Perhaps it was my initial distrust that started all of this … but I don’t think so, because I never said anything that might have given myself away. I believe this is the fault of humankind: Distrust.
Mary was the first to go. She was always faint-hearted. After the first year, we found her slumped over the toilet; her slit wrist created a puddle of bright red that her fingers were marinating in.
Reed was next. Chaser and I suspected that he was in a relationship with Mary that began at some point during our first year. Chaser also loved Mary. I will not go as far as to say that Chaser murdered Reed because I was not there at the moment of the accident. I believe they were in a heated argument which concluded with Reed’s body at the bottom of the staircase, his head at an awkward angle.
I meet Chaser’s eyes now. He is not looking at the swaying tree outside the house. He is looking at me. He knows where I always sit in front of the glass. He knows my habit of counting my toes. He knows I am always looking for him because he is the only familiar person I can see. I do not want him to come close, but I know that he will.
One foot in front of another, he drags himself forward. He wants to scare me, but I don’t move. I usually scuttle away from the glass upon his approach and hide in the closet between the two rooms the way I scuttle away when he first began to lose his mind. This time I move closer to the glass the same time he moves forward. The glass of the window moves closer as I drag my knees the same way he drags his feet towards me. I press my forehead against the glass as he does the same.
Our eyes meet.
He still cannot see me, but I know that he knows I am there. He knows what I fear.
He mouths something to me. He mouthed this every time. Before, I always caught his words as I was fleeing. This time, I imagine hearing them in his raspy, hoarse voice. Dribble escapes from the gaps where his teeth are missing. His skin has become grey and ashy overtime. It is no longer the warm olive tone from before. At only twenty-five, his cheeks are sagging with deeply etched wrinkles.
As soon as he says these words, more of the Wandering begin to gather at the spot he stands. They surround him, and it feels like they are also surrounding me even though the glass stands between us. Though their skin appears ashy and lacking in warmth, I feel the heat seeping through the glass and into the flesh of my face. I do not realize that my eyes are closed until I open them again. I notice the coldness of my face only when the warmth from the glass is gone.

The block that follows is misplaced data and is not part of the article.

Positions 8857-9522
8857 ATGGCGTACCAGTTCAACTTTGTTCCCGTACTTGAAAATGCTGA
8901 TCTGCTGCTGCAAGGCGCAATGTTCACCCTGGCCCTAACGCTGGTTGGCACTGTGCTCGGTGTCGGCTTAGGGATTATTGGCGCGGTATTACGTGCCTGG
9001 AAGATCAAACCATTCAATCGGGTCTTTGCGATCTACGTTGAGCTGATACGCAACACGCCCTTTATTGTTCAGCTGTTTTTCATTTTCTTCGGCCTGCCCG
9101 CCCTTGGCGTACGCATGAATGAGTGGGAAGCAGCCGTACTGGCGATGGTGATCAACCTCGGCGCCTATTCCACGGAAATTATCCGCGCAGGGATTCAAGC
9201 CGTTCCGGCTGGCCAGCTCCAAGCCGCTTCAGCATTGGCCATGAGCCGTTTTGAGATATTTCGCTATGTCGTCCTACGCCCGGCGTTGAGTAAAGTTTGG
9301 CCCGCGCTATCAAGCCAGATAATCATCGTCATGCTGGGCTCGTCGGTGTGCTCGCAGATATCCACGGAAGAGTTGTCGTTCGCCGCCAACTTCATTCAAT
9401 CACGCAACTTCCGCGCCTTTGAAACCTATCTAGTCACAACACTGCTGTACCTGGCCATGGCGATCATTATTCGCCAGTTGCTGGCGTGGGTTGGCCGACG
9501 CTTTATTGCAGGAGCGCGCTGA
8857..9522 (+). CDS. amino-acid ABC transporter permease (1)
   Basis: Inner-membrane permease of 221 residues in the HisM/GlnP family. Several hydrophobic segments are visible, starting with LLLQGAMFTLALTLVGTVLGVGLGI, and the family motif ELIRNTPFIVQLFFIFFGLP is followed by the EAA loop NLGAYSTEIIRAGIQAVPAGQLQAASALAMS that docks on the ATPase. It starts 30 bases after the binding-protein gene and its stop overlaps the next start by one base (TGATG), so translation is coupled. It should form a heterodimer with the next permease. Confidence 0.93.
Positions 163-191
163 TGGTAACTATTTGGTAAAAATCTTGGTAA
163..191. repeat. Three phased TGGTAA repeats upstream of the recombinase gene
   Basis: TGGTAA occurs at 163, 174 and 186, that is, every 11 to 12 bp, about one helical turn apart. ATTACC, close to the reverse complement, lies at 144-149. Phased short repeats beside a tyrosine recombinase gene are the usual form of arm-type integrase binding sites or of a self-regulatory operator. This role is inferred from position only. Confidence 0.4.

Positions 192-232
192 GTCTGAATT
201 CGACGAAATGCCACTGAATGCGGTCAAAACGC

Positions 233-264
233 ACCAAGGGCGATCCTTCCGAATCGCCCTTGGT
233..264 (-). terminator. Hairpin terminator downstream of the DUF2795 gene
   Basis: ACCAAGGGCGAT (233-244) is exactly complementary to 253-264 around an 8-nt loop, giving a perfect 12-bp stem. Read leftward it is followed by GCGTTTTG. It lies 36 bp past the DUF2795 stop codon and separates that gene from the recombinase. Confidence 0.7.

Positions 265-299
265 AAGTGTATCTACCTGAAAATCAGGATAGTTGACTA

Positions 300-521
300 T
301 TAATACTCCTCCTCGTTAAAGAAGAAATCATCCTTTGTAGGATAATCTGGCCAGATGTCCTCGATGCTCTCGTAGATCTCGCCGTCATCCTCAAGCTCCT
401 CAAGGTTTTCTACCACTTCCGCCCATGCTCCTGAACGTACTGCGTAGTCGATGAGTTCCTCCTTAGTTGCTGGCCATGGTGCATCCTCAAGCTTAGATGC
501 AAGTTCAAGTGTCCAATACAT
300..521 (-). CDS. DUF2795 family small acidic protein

Chaser—or the rest of the Wanderings—is no longer in front of the glass.
As much as humans desire safety and although we are distrustful by nature, there is one undeniable thing:
It is difficult to explain why I am walking towards the front door and leaving the safety of the house where everything is controlled and safe, and where I can see everything and everyone without worry. But, I think it is safe to say that the sense of community might have something to do with it.
“Chaser,” I yell in no direction in particular.
In a matter of minutes, the Wanderings surround me, with them came warmth.
In the little closet where I sat enclosed, the cold walls of the house surround me. But amidst the Wanderings, although I know I will soon perish with them, I feel a sense of peace.
Ai is a Chinese-Canadian aspiring author and emerging writer who graduated with a BA in English Literature from the University of Toronto. She is currently working on a novel project under her mentor in the Humber School for Writers Creative Writing program.
K.G. Ricci has spent most of his seventy years in New York City where he currently lives and works. It has only been the last five years that he has devoted himself to the creation of his collage panels. Though not formally trained, Ken worked in the art department at the Strand Bookstore during his student years and it was there that he familiarized himself with the works of his favorite artists, including Bearden, di Chirico and Tooker. After a career in the music business and a decade of teaching in NYC schools, Ken began creating his own original artwork in earnest.